Following a lengthy period of disruption caused by the COVID-19 pandemic and ongoing uncertainty following the UK’s departure from the EU, many British businesses are focusing on a sustained period of effective recovery. For manufacturers, maintaining productivity is a key priority. However, the UK is also facing a surge in demand for electricity, driven by the growth of electric vehicles as well as greater digitisation within workplaces. As strain on distribution networks increases, power disruption events risk hampering or completely derailing your operations and productivity.
The Impact of Power Disruption
National Grid have already warned that their ‘aging’ energy infrastructure needs a rapid and comprehensive system of upgrades to mitigate the risk of future blackouts.
While National Grid have been warning about the risk of disruption for over a year, the generation picture for this coming winter looks particularly tight. A number of coal and nuclear stations are set to be offline, while demand for electricity steadily increases as the UK economy continues to emerge from COVID-19 restrictions. In July National Grid warned that overall demand could exceed available supply by around 5.3%. This represents the tightest margin since winter 2015-16, when National Grid were forced to use ‘last resort’ emergency powers including requesting that companies reduced their demand.
The specific impact of a power outage varies depending on duration, time of day and industry, as well as what resilience measures a company already has in place. A study by Imperial College London following a major blackout in 2019 found that the currently accepted ‘Value of Lost Load’ to be dramatically lower than reality. While historically power cuts have been rare enough that there is limited data to work with, the study found a weighted average of £16,940 of lost productivity per MWh of disrupted power. Historic estimates range from anywhere between £10,000/MWh and £70,000/MWh.
Building Better Power Resilience
While the previous figures are averages, the cost of an individual outage could be much higher for businesses in particularly energy-sensitive industries, such as manufacturing. For high-value or high-speed manufacturing sites, combined costs including lost productivity, wasted product and damaged equipment can quickly see costs spiral. One American study put the cost of unplanned outages in manufacturing at up to $260,000 an hour.
Many industries particularly sensitive to power outages already have power resilience measures in place, most commonly in the form of UPS batteries. Often, these are supplemented by diesel generators to provide power in the case that a power disruption lasts more than a few minutes. While this is effective in terms of keeping key equipment operating or allowing time to safely shut down, they both come with notable drawbacks.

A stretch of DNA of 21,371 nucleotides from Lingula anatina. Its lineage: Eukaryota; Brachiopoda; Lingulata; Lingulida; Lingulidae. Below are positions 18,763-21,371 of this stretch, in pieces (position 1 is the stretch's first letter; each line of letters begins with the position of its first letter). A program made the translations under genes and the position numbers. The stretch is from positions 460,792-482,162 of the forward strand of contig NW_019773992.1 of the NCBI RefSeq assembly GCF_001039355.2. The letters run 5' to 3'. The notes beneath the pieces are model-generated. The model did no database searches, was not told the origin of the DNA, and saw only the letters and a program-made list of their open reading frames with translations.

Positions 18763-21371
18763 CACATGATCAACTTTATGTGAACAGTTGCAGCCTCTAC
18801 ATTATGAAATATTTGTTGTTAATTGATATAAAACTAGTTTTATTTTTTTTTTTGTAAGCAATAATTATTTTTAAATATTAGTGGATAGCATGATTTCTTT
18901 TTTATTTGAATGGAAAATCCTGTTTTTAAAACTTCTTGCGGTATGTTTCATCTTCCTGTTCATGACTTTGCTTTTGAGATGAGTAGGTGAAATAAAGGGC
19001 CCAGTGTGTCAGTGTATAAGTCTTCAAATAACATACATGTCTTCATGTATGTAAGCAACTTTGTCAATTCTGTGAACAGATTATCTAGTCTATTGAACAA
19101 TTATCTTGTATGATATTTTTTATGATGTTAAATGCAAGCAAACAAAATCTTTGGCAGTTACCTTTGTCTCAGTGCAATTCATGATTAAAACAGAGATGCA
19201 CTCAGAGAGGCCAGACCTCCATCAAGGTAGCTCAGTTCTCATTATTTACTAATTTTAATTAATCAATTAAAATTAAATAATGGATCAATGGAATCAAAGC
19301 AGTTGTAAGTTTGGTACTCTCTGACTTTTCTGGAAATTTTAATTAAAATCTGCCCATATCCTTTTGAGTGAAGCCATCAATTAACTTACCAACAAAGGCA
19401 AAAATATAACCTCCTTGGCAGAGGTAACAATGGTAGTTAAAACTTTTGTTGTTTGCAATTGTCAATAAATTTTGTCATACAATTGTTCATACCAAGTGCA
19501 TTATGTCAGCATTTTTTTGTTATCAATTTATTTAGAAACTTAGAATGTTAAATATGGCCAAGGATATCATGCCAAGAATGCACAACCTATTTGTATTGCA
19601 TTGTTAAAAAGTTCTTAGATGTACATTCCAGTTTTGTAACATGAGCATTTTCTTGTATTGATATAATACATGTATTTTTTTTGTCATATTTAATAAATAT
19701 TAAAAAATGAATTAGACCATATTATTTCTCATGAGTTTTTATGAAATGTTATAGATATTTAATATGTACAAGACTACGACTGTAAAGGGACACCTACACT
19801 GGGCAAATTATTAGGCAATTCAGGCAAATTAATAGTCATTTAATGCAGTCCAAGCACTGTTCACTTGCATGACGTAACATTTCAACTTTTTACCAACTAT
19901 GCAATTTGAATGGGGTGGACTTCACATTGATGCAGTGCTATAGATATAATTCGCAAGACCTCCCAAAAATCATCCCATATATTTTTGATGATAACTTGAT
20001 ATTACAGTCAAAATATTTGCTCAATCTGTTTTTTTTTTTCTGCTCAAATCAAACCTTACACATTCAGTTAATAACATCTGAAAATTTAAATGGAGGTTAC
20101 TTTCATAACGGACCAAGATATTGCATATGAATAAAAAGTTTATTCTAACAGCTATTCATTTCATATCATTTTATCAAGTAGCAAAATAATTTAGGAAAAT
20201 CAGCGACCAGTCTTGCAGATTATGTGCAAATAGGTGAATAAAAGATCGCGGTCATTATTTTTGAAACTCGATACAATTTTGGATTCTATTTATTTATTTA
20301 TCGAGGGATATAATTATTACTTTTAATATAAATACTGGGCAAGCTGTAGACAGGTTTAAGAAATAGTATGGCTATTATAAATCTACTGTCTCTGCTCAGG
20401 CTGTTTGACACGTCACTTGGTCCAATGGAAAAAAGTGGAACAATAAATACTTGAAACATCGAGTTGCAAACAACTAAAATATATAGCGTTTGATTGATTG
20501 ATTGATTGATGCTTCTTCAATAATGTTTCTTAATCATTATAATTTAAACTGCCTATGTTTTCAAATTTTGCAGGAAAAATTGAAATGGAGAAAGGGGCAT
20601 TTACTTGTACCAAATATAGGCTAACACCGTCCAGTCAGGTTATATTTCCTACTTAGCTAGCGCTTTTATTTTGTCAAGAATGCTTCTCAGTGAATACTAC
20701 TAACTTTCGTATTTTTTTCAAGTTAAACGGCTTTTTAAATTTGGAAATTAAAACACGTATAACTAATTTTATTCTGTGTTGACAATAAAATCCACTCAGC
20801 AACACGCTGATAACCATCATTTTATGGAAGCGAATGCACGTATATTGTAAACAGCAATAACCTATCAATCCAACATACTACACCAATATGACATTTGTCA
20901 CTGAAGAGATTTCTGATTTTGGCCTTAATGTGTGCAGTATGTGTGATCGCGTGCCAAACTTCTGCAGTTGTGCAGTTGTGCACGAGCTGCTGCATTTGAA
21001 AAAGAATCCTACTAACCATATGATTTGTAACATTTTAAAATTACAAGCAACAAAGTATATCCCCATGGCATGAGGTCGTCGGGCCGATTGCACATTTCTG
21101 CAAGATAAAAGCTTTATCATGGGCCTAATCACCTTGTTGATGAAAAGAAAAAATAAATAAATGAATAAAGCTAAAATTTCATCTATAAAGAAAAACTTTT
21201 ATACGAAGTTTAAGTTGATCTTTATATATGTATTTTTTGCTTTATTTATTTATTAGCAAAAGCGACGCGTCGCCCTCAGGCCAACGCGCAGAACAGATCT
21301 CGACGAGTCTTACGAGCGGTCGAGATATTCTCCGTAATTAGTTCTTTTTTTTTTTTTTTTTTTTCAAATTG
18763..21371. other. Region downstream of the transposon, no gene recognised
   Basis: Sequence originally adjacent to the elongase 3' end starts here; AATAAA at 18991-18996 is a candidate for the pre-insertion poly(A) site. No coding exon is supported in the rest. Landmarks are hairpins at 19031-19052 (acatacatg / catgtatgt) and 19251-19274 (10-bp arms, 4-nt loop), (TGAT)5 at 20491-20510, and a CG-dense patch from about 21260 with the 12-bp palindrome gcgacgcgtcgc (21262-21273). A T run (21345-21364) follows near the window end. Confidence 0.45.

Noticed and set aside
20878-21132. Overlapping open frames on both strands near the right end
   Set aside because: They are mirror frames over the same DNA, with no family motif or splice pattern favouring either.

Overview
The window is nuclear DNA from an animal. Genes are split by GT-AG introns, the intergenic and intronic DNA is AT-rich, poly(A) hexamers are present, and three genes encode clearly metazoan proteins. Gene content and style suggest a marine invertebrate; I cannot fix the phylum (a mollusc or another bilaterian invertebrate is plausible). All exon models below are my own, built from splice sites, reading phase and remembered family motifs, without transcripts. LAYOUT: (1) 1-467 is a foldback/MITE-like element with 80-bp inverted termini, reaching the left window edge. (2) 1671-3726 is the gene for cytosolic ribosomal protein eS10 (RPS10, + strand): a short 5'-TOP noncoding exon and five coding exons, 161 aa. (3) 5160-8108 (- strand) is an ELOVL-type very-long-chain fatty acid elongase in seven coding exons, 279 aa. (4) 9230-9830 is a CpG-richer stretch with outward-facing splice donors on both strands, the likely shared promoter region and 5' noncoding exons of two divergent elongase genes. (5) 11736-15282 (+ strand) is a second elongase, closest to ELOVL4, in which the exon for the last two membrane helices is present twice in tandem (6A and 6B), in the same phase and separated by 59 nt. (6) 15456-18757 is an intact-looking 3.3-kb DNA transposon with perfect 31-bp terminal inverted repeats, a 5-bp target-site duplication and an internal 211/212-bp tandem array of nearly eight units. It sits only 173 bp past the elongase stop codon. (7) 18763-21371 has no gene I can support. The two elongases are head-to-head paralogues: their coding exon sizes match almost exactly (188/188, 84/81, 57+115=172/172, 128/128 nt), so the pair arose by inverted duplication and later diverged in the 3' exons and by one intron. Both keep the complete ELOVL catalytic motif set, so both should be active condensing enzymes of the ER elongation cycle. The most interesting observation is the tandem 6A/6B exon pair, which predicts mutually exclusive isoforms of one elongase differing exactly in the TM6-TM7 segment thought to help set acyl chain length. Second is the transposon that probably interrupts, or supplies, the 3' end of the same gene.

In the case of UPS, they generally only provide emergency power to key equipment. This means that the rest of your site infrastructure remains vulnerable to disruption. As digitisation means that equipment and infrastructure are increasingly interlinked, your site could still suffer severe disruption even if critical equipment is provided with emergency power.
For both UPS and backup generators, both technologies are likely to deliver a net increase in your overall carbon footprint. While this may be less of a pressing concern than the need for resilience, it is still pertinent for a wide range of businesses. This includes manufacturing and industry that are bound by Climate Change Agreements to make quantifiable steps towards net zero, as well as a growing number of organisations that require clear sustainability efforts to maintain relations with customers, partners and other stakeholders.
A BESS system can provide the instantaneous emergency power of a UPS, while also protecting your entire site from disruption. Implemented as part of a smart microgrid alongside on-site generation and power regulation technology, a BESS can also allow your site to operate in island mode, independently from the grid, indefinitely, rather than relying on fossil fuel generators.
To find out more about Powerstar’s BESS solutions, speak to our team here.
24 August 2021